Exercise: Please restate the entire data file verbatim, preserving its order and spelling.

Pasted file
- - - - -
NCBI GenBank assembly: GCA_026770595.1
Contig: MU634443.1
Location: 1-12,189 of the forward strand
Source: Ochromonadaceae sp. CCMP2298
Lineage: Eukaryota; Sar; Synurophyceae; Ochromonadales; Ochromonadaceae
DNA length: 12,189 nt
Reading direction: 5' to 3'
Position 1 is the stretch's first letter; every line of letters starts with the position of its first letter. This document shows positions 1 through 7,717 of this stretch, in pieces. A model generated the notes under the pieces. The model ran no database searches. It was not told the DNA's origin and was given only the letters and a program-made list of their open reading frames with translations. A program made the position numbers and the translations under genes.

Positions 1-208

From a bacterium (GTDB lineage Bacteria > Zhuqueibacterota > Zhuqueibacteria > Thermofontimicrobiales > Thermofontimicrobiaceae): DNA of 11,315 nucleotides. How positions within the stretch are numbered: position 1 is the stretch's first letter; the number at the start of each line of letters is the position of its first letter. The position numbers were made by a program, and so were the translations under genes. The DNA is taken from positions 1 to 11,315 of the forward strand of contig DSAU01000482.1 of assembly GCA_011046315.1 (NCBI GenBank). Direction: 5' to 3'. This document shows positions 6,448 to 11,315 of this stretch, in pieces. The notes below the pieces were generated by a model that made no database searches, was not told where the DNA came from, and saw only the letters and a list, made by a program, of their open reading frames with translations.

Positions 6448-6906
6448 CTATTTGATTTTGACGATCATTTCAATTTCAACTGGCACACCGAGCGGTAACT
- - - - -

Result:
NCBI GenBank assembly: GCA_026770595.1
Contig: MU634443.1
Location: 1-12,189 of the forward strand
Source: Ochromonadaceae sp. CCMP2298
Lineage: Eukaryota; Sar; Synurophyceae; Ochromonadales; Ochromonadaceae
DNA length: 12,189 nt
Reading direction: 5' to 3'
Position 1 is the stretch's first letter; every line of letters starts with the position of its first letter. This document shows positions 1 through 7,717 of this stretch, in pieces. A model generated the notes under the pieces. The model ran no database searches. It was not told the DNA's origin and was given only the letters and a program-made list of their open reading frames with translations. A program made the position numbers and the translations under genes.

Positions 1-208

From a bacterium (GTDB lineage Bacteria > Zhuqueibacterota > Zhuqueibacteria > Thermofontimicrobiales > Thermofontimicrobiaceae): DNA of 11,315 nucleotides. How positions within the stretch are numbered: position 1 is the stretch's first letter; the number at the start of each line of letters is the position of its first letter. The position numbers were made by a program, and so were the translations under genes. The DNA is taken from positions 1 to 11,315 of the forward strand of contig DSAU01000482.1 of assembly GCA_011046315.1 (NCBI GenBank). Direction: 5' to 3'. This document shows positions 6,448 to 11,315 of this stretch, in pieces. The notes below the pieces were generated by a model that made no database searches, was not told where the DNA came from, and saw only the letters and a list, made by a program, of their open reading frames with translations.

Positions 6448-6906
6448 CTATTTGATTTTGACGATCATTTCAATTTCAACTGGCACACCGAGCGGTAACT